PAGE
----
The Section 809 Panel, the Department of Defense’s advisory panel on streamlining and codifying acquisition regulations, issued Volume I of its Final Report. The report contains recommendations to update DoD’s process for acquiring information technology business systems, streamline auditing requirements, address challenges in how small businesses interact with DoD, update commercial buying, clarify the definition of personal and nonpersonal services, remove statutory requirements for 13 acquisition-related DoD offices, and repeal 20 acquisition-related statutory reporting requirements.

Panel’s Mission

The 18-person panel was created by section 809 of the National Defense Authorization Act for Fiscal Year 2016, as amended by section 863(d) of the FY 2017 NDAA and sections 803(c) and 883 of the FY 2018 NDAA. The panel’s mission is to find ways to streamline and improve the defense acquisition process. The panel was given two years to develop recommendations for regulatory and statutory changes to achieve those ends. The goal of the recommendations is to shape DoD’s acquisition system into one that is simple and effective.

Dynamic Marketplace

The report sets out the framework of a “Dynamic Marketplace,” which the panel describes as an outcome-based-acquisition process for providing simplified access to the global marketplace. The goal is to harness the benefits from the global marketplace of ideas, solutions, products, and services at a speed that is closer to real time than the current acquisition process allows.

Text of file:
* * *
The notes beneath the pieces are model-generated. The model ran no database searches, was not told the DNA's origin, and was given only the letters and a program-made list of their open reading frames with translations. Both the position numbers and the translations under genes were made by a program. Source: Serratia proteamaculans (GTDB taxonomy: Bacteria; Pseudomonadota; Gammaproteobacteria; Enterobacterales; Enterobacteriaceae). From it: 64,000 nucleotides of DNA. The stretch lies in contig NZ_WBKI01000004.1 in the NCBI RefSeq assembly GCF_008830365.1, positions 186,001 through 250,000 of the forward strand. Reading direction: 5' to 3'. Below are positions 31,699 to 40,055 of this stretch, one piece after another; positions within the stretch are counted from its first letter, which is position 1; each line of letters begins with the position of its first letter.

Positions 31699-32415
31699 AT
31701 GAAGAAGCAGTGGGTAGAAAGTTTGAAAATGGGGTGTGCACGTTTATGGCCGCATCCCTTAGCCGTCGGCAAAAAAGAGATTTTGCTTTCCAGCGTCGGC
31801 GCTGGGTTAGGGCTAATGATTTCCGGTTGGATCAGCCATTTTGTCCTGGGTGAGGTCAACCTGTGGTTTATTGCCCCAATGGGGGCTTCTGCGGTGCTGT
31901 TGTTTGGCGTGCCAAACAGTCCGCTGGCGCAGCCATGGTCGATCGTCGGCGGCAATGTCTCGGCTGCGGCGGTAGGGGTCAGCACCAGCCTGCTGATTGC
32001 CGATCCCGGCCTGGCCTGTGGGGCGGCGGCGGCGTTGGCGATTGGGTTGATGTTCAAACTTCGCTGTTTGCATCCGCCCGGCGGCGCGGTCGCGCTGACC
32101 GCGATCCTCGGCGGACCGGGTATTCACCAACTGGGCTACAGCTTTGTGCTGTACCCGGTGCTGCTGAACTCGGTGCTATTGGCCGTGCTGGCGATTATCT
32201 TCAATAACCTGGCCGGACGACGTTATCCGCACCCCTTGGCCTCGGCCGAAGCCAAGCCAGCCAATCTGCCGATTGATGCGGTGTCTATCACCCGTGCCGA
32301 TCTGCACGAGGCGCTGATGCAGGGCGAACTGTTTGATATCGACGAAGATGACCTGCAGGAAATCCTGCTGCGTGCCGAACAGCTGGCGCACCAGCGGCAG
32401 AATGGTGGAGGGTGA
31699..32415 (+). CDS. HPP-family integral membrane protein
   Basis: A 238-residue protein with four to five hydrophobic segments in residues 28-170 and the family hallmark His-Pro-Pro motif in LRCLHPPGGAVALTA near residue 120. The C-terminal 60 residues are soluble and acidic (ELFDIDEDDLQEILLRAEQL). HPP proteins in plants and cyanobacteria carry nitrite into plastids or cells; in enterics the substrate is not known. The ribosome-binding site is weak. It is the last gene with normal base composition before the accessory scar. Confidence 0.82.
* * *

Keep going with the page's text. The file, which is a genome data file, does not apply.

The report includes recommendations to repeal many obsolete statutory provisions. The purpose of the repeal is to remove provisions that either unnecessarily constrain the authority of the Secretary of Defense or are no longer operative, giving DoD greater flexibility to operate. To better facilitate commercial item acquisitions, the panel recommends eliminating 165 government-unique clauses that pose barriers to the acquisition of commercial items. Also, the panel recommends implementing a single definition for “subcontractor” to replace the current 27 separate, sometimes overlapping, definitions. The panel elaborates each of its recommendations in the report’s eight sections:

  • Commercial Buying
  • Contract Compliance and Audit
  • Defense Business Systems: Acquisition of Information Technology Systems
  • Earned Value Management for Software Programs Using Agile
  • Services Contracting
  • Small Business
  • Statutory Offices
  • Statutory Reporting

Volume I of the Final Report follows the panel’s May 2017 Interim Report. The panel is expected to publish Volume II of the Final Report in June 2018, and Volume III in January 2019.